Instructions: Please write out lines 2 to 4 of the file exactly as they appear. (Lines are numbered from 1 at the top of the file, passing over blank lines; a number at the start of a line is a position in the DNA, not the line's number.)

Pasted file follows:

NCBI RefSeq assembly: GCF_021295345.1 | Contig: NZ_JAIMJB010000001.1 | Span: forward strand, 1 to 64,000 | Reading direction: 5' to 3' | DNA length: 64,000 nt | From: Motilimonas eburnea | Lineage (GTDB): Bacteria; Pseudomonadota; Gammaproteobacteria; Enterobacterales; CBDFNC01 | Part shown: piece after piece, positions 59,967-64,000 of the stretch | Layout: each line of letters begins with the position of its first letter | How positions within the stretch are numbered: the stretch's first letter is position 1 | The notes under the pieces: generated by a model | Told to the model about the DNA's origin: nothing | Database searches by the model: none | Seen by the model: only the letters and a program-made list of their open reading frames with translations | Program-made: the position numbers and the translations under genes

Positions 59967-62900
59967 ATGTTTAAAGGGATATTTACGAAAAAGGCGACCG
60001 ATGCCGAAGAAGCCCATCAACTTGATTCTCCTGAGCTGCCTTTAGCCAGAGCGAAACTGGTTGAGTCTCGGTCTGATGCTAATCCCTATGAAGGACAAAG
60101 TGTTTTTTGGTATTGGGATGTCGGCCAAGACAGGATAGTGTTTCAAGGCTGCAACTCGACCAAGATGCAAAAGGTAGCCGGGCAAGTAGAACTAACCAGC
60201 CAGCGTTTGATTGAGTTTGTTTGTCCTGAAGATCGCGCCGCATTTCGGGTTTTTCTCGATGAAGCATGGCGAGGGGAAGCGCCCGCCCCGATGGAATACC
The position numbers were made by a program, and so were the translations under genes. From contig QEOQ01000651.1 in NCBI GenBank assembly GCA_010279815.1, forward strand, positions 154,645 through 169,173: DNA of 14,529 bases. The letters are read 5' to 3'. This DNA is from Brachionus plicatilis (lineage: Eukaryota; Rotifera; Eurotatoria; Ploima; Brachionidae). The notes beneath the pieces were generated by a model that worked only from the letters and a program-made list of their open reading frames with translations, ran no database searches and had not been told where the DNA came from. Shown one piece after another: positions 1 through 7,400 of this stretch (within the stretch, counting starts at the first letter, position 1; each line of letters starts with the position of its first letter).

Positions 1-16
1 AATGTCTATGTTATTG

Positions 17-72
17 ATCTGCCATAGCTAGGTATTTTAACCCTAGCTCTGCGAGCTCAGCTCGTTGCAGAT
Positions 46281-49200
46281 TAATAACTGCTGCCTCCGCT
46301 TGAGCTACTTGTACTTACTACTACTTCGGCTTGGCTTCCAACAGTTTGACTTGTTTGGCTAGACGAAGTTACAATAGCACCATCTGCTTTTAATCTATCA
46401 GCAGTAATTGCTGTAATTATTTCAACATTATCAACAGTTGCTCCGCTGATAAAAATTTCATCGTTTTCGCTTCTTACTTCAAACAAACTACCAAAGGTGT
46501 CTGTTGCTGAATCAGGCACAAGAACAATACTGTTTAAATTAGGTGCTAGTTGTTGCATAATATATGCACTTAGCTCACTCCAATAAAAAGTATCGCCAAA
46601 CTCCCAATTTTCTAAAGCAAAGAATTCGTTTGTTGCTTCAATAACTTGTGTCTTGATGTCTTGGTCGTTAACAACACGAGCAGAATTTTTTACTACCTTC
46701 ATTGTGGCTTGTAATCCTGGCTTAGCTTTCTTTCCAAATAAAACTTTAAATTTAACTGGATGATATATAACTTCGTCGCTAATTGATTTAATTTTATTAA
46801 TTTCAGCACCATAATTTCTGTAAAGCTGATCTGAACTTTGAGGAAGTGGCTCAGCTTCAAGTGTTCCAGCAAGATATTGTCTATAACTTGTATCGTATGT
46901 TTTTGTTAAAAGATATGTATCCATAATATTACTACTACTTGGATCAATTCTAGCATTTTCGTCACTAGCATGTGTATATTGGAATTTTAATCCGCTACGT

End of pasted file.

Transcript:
Positions 59967-62900
59967 ATGTTTAAAGGGATATTTACGAAAAAGGCGACCG
60001 ATGCCGAAGAAGCCCATCAACTTGATTCTCCTGAGCTGCCTTTAGCCAGAGCGAAACTGGTTGAGTCTCGGTCTGATGCTAATCCCTATGAAGGACAAAG